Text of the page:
Mistranslation altered meaning of ancient festival

Below is a fascinating post by Luciana Cavallaro entitled, “Mistranslation Altered Meaning of Cncient Festival,” that highlights some of the pagan roots for Easter that was picked-up in Christian traditions.
JUNE 8, 2018 / CAV12

Eternal Atlantis

Some years ago, when I was researching about Pandora for my short story collection Accursed Women, I learnt there was an error in translation of a word. The significance of that mistranslation changed the way in which the myth was told and, subsequent interpretations through art and spin off stories. You can read about my blog post here: Idle curiosity of malicious intent. While researching about the origins of Easter, I learnt (many of you may already know this) that the Greek word ‘Pascha’ meaning Passover was mistranslated as Easter.

Das, Vraja Bihari (2018). Power of Traditions. Yoga for Modern Age. http://yogaformodernage.com/power-of-traditions/#prettyphoto/0/

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Pagan roots of Easter

The following is the reblog of the article entitled, “Pagan roots of Easter” written by historian and author, Luciana Cavallaro today (March 30, 2018). The post highlights the universal theme of resurrection which has been described in mythology of Ancient Civilizations. It always intrigues me how different myths and religions often intertwine with similar story lines or concepts.

Eternal Atlantis

For those who have been following my blog know I am historian with a specialist interest and knowledge in ancient history. So, the content of this article may not come to you as a surprise. As today is Good Friday, I thought it would be an opportunity to write about the origins of this Holy event beginning with resurrection.

The Return of Persephone, c.1891 (oil on canvas) by Leighton, Frederic (1830-96); 203×152 cm; Leeds Museums and Galleries (City Art Gallery) U.K.; English, out of copyright

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Wishes, Curses and a Sister Saves her Brothers: The Tale of the Seven Ravens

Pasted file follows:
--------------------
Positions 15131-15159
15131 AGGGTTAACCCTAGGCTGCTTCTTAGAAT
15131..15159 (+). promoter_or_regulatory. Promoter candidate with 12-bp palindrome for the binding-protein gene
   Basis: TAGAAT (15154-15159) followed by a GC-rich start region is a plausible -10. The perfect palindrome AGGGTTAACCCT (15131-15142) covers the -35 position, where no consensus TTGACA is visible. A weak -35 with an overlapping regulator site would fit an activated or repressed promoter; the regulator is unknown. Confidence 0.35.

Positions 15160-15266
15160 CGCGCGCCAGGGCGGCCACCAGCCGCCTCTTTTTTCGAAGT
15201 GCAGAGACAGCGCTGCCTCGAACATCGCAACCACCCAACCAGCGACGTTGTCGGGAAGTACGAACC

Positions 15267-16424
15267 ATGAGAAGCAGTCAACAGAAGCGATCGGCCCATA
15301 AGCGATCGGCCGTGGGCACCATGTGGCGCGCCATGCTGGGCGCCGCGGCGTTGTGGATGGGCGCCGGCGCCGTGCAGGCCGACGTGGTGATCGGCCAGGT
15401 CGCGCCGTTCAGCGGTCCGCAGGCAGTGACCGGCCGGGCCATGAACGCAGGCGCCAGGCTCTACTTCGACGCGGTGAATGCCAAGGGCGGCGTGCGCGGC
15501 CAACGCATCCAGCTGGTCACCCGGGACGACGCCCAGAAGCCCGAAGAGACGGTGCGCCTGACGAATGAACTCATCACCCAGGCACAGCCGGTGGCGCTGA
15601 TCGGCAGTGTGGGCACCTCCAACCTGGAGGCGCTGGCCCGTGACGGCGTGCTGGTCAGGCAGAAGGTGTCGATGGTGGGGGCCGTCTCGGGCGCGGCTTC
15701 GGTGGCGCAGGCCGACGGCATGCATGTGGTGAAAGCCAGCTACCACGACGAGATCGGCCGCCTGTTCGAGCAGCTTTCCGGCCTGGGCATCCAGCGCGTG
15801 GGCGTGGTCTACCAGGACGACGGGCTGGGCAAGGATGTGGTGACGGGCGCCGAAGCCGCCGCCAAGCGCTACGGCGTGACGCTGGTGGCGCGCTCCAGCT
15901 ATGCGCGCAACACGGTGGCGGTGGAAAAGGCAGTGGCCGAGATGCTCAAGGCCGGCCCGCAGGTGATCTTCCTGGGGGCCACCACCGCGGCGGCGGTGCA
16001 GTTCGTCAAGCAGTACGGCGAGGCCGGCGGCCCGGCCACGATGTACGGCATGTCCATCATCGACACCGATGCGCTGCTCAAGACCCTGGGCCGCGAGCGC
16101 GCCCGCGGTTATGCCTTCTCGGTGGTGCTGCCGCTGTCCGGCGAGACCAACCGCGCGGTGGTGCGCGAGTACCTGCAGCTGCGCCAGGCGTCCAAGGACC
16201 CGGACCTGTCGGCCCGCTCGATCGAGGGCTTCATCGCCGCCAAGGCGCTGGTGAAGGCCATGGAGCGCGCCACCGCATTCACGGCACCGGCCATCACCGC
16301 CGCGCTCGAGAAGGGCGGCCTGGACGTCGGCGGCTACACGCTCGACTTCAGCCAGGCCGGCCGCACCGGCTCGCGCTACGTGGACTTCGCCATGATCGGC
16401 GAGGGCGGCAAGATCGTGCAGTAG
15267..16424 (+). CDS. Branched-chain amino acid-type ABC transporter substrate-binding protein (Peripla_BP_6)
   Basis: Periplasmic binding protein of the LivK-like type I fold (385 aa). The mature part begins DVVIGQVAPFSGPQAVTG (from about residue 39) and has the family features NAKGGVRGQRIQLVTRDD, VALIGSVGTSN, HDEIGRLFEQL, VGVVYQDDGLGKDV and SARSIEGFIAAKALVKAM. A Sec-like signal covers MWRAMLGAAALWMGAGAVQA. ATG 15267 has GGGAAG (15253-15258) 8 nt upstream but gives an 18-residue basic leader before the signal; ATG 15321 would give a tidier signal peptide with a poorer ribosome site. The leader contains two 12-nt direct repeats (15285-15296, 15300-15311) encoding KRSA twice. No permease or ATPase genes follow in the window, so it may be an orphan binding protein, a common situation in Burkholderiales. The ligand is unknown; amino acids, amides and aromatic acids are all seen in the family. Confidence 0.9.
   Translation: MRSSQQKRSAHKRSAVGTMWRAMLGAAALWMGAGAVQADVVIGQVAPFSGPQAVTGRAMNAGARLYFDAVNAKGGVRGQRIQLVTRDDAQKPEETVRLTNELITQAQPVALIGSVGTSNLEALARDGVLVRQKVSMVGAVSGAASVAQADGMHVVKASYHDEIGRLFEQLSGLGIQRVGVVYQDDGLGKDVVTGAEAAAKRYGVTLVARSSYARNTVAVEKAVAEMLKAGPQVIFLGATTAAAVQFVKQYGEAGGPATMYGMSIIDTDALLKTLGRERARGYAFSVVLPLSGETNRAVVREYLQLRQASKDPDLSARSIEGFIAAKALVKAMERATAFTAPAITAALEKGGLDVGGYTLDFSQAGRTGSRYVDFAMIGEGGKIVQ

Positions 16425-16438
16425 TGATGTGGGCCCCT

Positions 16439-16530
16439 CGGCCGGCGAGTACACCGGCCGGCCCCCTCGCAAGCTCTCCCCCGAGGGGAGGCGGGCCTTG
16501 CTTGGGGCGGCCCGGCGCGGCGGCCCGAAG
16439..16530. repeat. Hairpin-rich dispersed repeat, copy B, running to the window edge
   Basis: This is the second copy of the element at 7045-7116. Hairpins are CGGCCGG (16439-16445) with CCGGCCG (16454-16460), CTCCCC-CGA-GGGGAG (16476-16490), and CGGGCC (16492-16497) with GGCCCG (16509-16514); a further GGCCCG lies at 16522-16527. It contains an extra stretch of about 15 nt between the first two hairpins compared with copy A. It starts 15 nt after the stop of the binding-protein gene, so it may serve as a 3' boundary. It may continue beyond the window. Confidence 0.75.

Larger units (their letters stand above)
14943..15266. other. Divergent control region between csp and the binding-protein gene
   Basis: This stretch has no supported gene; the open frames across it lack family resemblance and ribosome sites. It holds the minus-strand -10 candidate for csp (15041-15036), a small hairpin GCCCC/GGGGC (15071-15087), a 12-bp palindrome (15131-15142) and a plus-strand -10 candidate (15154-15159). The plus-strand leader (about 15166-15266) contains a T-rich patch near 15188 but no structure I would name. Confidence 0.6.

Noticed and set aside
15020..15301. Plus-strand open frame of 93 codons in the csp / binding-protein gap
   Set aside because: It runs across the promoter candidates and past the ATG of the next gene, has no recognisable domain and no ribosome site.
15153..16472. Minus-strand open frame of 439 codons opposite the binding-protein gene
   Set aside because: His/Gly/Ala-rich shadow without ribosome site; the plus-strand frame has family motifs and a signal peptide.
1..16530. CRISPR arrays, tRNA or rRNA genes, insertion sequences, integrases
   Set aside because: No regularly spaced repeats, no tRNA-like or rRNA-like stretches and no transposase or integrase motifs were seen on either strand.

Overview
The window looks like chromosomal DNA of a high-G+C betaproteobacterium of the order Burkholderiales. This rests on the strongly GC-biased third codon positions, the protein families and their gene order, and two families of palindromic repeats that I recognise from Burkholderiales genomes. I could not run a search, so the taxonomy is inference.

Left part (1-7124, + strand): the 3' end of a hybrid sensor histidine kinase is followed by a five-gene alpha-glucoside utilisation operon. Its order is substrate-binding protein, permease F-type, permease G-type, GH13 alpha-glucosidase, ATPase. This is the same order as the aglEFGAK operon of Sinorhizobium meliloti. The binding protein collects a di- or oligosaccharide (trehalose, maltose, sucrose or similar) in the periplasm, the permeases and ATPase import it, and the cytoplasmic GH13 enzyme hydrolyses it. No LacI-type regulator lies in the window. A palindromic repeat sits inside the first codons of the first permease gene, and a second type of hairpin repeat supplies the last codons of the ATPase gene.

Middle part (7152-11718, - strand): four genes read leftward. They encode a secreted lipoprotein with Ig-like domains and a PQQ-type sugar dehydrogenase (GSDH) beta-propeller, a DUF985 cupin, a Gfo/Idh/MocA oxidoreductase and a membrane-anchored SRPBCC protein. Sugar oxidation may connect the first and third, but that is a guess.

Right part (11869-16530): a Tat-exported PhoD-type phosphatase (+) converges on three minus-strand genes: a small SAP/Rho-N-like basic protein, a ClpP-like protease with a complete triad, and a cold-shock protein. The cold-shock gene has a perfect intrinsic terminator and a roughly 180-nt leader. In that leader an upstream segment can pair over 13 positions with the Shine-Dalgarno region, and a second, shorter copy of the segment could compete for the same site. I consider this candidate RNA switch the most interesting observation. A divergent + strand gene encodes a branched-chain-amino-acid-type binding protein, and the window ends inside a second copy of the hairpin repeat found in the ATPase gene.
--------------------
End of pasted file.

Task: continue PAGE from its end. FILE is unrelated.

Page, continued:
The following is a reblog of post of “Wishes, Curses and a Sister Saves her Brothers: The Tale of the Seven Ravens” that was posted on MARCH 7, 2018 BY ZTEVETEVANS. What grasped my interest was seven brothers were transformed into ravens as a result of their father’s curse that they had not returned with water to baptize their infant sister. It is a poignant tale of the desire of the sister to reunite with her brothers again.

Please enjoy.

Under the influence!

1016px-the_seven_ravenThe Seven Ravens By H.koppdelaney (Own work) [CC BY-SA 3.0 (https://creativecommons.org/licenses/by-sa/3.0)], via Wikimedia CommonsWe all have dreams that we wish would come true.  Sometimes we make a wish and that wish is granted but what we actually get may be the result of how we have made that wish. If we make a detrimental wish against someone or something that wish becomes a curse.  Sometimes unforeseen consequences may be unleashed that affect others who have to pay some kind of a price even though they were not the ones who did the wishing. The following is a retelling of a folktale called The Seven Ravens and explores how wishes are made and how they are fulfilled and what can happen when wishes are made in haste or anger.   It appeared in  Household Tales by Brothers Grimm by Jacob Grimm and Wilhelm Grimm and is classed as Aarne-Thompson type 451…

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Warning: don’t mess with the fairer sex!

The following is a reblog of an article entitled, Warning: don’t mess with the fairer sex!” posted by Luciana Cavallaro on March 12, 2018. It is a fascinating overview of the unique history of Island of Hephaistos/Hephaestus, today known as Limnos/Lemnos. There are tales that a matriarchal society inhabited the island and archaeologists have found evidence on the island of a possible connection to the Amazons from Scythia. Fascinating read!

Eternal Atlantis

Our next destination has a unique history, and perhaps the earliest forerunner of women’s liberation. Then again, what happened may raise a few brows and possibly considered extreme as to the outcome. We are off to the Island of Hephaistos/Hephaestus, today known as Limnos/Lemnos. It is one of the northern islands of Greece and not far from the Hellespont, the Dardenelles in Turkey, the famous trade route between the west and east, and also where Troy was situated.

From Google maps

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►Tarot: “Most Relevant Generalities / Major Arcana”🗝️.-